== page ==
Maintaince of even the smallest scripts is important, as is readibility, else you accumulate bugs and allow yourselves to be sloppy. I don't want a hand-holding language like Java, I abhor it, but getting yourself into the practice of writing modules, even for small scripts, is good -- because doing it right the first time is better than having to go back and fix it three times over.

      Having to keep fixing an initially broken design is what is wrong with the refactoring concept. Yes, sometimes you have to do things that way, but you should also be aware of how to do it right the first time, or at least get close. Dirty-scripts are not an ideal genesis for anything, so I chose not to create them. Forgive me if I have a different opinion than you, but you are not the only one here.

      If I'm derailing people who "could use a map", maybe it's because I'm speaking of a bigger picture. Those folks can read to. I think you underestimate the audience of PerlMonks in their ability to think for themselves. I spoke of my personal technique, if you chose not to use it -- fine -- but I wouldn't go saying my views are wrong or counter productive, or that I'm pretending anything. Mine is not a high horse...

        Dude, you do realize you're preaching to the one of the 12 Apostles, right? You really need to read up on the history of Perl. And, it's not just history.

        I've spoken in the past about Fortune 500 companies using Perl. Most of them don't even realize they're using Perl. Why not?

        Well, it has to do with the fact that there are no Perl applications. But, most of all the lines of Perl in this world are in little quick'n'dirty scripts that keep databases running, load / generate datafeeds, and do other general maintenance on over 100 types of systems.

        Would it be better if they were all designed as "a simple module with a simple interface"? Of course. Yet, doing that would actually be detrimental ... for a number of reasons.

        • If it ain't broke, don't fix it. Every single code change needs to be tested. Code changes on the level you are proposing require complete retesting. That's dangerous.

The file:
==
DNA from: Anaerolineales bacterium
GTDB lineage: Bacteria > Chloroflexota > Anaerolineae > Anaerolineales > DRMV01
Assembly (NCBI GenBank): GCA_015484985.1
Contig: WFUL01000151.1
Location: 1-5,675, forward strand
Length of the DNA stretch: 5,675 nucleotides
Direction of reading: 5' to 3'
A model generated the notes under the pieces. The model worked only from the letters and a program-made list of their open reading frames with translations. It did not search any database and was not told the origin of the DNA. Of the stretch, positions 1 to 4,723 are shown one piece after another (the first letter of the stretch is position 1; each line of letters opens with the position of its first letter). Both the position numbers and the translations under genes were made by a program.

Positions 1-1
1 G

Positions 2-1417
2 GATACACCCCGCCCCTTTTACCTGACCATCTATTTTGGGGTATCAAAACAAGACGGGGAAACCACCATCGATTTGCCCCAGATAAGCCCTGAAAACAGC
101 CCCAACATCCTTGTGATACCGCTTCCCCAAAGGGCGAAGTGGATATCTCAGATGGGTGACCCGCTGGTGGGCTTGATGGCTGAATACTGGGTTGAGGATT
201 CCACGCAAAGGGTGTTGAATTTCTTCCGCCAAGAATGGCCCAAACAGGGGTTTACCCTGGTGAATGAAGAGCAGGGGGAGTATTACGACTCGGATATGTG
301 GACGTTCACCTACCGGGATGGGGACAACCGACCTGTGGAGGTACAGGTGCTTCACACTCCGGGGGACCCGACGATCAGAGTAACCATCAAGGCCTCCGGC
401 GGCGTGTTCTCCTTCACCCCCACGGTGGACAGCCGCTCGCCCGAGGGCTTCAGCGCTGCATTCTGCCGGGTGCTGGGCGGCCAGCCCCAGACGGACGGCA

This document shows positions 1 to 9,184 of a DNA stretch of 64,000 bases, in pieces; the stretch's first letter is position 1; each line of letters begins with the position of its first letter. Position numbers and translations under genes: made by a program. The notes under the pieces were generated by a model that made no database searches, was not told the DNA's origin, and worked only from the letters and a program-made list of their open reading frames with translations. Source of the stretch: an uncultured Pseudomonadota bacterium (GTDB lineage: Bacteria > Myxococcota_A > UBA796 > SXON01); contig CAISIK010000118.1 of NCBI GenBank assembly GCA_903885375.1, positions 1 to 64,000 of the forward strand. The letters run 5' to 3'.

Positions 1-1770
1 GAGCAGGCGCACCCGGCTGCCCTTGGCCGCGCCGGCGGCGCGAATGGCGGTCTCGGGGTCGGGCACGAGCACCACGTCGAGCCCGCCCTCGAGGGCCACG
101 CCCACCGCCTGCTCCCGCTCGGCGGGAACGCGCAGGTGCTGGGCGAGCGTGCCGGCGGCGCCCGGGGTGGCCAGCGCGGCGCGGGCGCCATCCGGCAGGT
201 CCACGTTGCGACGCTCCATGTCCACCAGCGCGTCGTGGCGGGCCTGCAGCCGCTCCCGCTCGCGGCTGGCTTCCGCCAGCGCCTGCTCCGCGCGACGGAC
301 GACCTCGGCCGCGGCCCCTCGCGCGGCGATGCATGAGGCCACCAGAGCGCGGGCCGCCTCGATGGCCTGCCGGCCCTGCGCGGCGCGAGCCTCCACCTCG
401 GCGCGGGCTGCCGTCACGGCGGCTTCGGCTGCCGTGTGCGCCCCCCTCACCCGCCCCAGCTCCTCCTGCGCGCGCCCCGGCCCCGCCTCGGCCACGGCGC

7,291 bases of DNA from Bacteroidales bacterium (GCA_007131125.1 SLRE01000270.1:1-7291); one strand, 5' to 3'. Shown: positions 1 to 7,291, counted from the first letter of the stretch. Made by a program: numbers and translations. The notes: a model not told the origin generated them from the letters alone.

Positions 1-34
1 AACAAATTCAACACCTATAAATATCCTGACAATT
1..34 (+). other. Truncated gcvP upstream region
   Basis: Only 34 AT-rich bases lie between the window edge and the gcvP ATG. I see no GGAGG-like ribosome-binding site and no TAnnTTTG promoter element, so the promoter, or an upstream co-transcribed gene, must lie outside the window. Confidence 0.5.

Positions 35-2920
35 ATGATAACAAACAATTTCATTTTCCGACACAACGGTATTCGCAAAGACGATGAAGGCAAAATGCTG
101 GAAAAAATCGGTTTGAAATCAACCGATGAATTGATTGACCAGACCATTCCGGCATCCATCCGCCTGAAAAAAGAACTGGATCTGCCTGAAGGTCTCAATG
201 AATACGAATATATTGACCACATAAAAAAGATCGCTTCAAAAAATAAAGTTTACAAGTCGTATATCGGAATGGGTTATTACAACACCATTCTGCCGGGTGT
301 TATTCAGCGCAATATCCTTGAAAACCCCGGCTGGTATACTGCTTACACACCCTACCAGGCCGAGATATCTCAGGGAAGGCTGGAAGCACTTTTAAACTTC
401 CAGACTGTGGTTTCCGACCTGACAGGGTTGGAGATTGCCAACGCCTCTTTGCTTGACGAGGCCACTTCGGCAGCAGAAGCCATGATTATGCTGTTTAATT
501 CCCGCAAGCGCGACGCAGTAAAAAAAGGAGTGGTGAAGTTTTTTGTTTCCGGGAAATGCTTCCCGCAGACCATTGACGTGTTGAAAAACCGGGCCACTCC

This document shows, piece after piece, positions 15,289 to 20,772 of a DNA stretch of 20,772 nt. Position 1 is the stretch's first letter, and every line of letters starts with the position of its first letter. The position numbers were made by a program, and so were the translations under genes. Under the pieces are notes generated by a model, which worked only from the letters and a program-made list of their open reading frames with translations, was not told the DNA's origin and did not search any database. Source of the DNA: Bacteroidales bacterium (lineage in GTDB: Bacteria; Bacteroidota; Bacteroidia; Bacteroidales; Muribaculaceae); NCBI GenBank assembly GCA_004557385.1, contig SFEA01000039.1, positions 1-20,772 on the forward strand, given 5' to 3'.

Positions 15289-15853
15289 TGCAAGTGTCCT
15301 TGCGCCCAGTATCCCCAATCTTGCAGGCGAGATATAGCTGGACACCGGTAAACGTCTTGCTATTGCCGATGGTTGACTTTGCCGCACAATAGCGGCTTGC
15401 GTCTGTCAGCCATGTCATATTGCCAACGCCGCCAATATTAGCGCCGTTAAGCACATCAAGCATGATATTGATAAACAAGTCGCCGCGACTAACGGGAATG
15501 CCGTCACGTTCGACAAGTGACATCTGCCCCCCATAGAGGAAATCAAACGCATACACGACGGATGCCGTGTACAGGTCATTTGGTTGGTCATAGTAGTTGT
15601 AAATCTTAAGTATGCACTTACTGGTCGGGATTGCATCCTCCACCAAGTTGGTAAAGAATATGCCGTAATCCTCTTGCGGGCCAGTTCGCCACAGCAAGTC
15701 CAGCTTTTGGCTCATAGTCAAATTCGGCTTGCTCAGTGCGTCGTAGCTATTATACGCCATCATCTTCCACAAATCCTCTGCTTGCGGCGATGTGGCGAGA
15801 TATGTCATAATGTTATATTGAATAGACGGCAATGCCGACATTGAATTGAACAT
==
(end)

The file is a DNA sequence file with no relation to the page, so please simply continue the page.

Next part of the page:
• Code changes on the level you propose are very expensive. You're talking about man-months. Many man-months. Just to make things "pretty".

        Of course, you're assuming that these scripts will ever need changing. Many of these scripts are run exactly once. Most of the rest will be used in exactly one place. Let me give you an example. It's a shell script, but it's meant to do something Perlish.

        #!/bin/sh for file in $* do echo "$file" perl -pi -e 's!\t(?=\t|$)!\t\\N!g;s#\\(?!N)#\\\\#g' $file done

        I use it to cleanup files that I export from Oracle so that they're ready for importation into MySQL. The data importation process is a temporary process, meant to exist for less than a year. I'll probably be able to retire it in less than three years. But, I'm not going to use this anywhere else. Ever. If I do, I'll copy it. I still have to create the stub, so why go through all the trappings?

        Being right, does not endow the right to be rude; politeness costs nothing.
        Being unknowing, is not the same as being stupid.
        Expressing a contrary opinion, whether to the individual or the group, is more often a sign of deeper thought than of cantankerous belligerence.
        Do not mistake your goals as the only goals; your opinion as the only opinion; your confidence as correctness. Saying you know better is not the same as explaining you know better.